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Of the major phenolic acids formed during human microbial fermentation of tea, citrus, and soy flavonoid supplements, only 3,4-dihydroxyphenylacetic acid has antiproliferative activity

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Author: Gao, K. · Xu, A. · Krul, C.A.M. · Venema, K. · Liu, Y. · Niu, Y. · Lu, J. · Bensoussan, L. · Seeram, N.P. · Heber, D. · Henning, S.M.
Type:article
Date:2006
Institution: TNO Kwaliteit van Leven
Source:Journal of Nutrition, 1, 136, 52-57
Identifier: 239083
Keywords: Health · Biomedical Research · Antiproliferative activity · Colonic fermentation · Flavonoids · Phenolic acids · 3 (4 hydroxy 3 methoxyphenyl)propionic acid · 3 hydroxyphenyl acetic acid · 3,4 dihydroxyphenylacetic acid · 4 hydroxyphenyl acetic acid · dihydro meta coumaric acid · flavonoid · genistein · hippuric acid · homovanillic acid · naringenin · phenol derivative · phloroglucinolcarboxylic acid · rutoside · theaflavin · unclassified drug · antineoplastic activity · bacterial flora · cancer cell · citrus fruit · colon adenocarcinoma · colon flora · comparative study · concentration response · conference paper · controlled study · dialysate · diet supplementation · fermentation · gas chromatography · high performance liquid chromatography · human · human cell · human experiment · in vitro study · intestine cell · mass spectrometry · microbial metabolism · nonhuman · normal human · prostate adenocarcinoma · sample · statistical significance · tea · 3,4-Dihydroxyphenylacetic Acid · Adult · Citrus · Colon · Fermentation · Flavonoids · Humans · Phenylacetates · Tea · Bacteria (microorganisms) · Camellia sinensis · Citrus

Abstract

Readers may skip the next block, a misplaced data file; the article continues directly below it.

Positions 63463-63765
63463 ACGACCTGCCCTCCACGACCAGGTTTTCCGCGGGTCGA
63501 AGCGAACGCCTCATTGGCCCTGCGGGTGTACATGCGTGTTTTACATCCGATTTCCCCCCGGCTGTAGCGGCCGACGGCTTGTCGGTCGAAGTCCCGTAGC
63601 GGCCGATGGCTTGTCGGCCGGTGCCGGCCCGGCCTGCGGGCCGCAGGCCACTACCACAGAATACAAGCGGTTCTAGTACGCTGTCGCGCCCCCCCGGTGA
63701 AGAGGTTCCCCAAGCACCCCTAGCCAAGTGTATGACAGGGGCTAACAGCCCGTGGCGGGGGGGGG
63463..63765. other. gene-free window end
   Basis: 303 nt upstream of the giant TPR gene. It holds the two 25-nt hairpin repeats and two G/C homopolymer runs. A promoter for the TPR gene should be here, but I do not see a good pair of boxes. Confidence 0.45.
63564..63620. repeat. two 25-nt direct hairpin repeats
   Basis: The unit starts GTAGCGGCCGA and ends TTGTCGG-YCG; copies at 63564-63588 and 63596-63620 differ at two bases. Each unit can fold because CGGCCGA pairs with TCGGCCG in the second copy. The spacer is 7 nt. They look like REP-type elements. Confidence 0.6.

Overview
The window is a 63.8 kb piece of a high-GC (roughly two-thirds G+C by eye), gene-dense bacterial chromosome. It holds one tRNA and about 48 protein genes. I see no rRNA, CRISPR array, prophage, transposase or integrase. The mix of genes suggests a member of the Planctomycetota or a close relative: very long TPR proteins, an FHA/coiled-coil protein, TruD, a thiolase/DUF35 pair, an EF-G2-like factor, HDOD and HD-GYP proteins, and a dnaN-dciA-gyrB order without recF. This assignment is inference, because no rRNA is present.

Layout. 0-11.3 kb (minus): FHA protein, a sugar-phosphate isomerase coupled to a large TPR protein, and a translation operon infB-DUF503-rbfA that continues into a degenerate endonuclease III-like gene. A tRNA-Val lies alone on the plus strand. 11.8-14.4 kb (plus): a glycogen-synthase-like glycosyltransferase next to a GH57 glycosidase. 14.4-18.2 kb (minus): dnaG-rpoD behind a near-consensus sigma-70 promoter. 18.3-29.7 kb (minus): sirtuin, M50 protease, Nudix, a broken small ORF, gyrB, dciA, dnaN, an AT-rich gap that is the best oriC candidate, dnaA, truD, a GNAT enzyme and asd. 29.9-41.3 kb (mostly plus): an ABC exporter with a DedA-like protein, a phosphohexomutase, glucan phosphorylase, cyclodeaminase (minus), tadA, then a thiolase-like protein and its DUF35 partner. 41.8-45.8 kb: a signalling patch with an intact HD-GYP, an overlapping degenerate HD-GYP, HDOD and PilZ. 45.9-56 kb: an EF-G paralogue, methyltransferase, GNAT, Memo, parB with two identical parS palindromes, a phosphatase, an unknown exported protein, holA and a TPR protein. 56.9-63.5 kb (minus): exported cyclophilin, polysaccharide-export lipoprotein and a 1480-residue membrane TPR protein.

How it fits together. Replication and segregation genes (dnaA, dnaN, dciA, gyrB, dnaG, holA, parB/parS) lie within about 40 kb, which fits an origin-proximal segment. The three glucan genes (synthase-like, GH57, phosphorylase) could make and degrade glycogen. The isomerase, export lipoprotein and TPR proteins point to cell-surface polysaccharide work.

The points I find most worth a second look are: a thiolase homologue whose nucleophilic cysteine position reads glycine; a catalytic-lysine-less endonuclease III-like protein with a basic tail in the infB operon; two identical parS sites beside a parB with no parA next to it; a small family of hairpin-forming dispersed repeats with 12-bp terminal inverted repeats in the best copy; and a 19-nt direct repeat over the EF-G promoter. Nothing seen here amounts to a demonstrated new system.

Dietary flavonoids are poorly absorbed from the gastrointestinal tract. Colonic bacteria convert flavonoids into smaller phenolic acids (PA), which can be absorbed into the circulation and may contribute to the chemopreventive activity of the parent compounds. The purpose of our study was to determine whether flavonoids from green and black tea (GT, BT), citrus fruit with rutin (CF+R) and soy (S) supplements exposed to the same conditions in a dynamic in vitro model of the colon (TIM-2) will form the same phenolic acid products of microbial metabolism. About 600 mg of flavonoids from GT, BT, CF+R and S extracts were infused at t = 0 and 12 h into the TIM-2. Samples from the lumen and dialysate were collected at t = 0,4,8,12,16,24 and 28h. The flavonoid and PA concentrations were measured by HPLC and GC-MS. GT, BT, and CF+R formed 3-methoxy-4-hydroxyphenylacetic acid (3M4HPAA), 4-hydroxyphenyl acetic acid (4HPAA), 3,4-dihydroxyphenylacetic acid (3,4DHPAA), and 3-(3-hydroxyphenyl) propionic acid (3,3HPPA). BT flavonoids were also metabolized to 2,4,6-trihydroxybenzoic acid (2,4,6THBA) and CF+R flavonoids to 3-(4-hydroxy-3-methoxyphenyl) propionic acid (3,4H3MPPA), 3-hydroxyphenyl acetic acid (3HPAA) and a small amount of hippuric acid. After S infusion, we found 3M4HPAA and 4HPAA only. Among these phenolic acids, only 3,4DHPAA exhibited antiproliferative activity in prostate and colon cancer cells. 3,4DHPAA was significantly (P < 0.005) more inhibitory in colon cancer cells (HCT116) compared with an immortalized normal intestinal epithelial cell line (IEC6). In summary, fermentation by intestinal microbes of GT, BT, C+R, and S flavonoids resulted in the conversion to the same major phenolic acids. © 2006 American Society for Nutrition.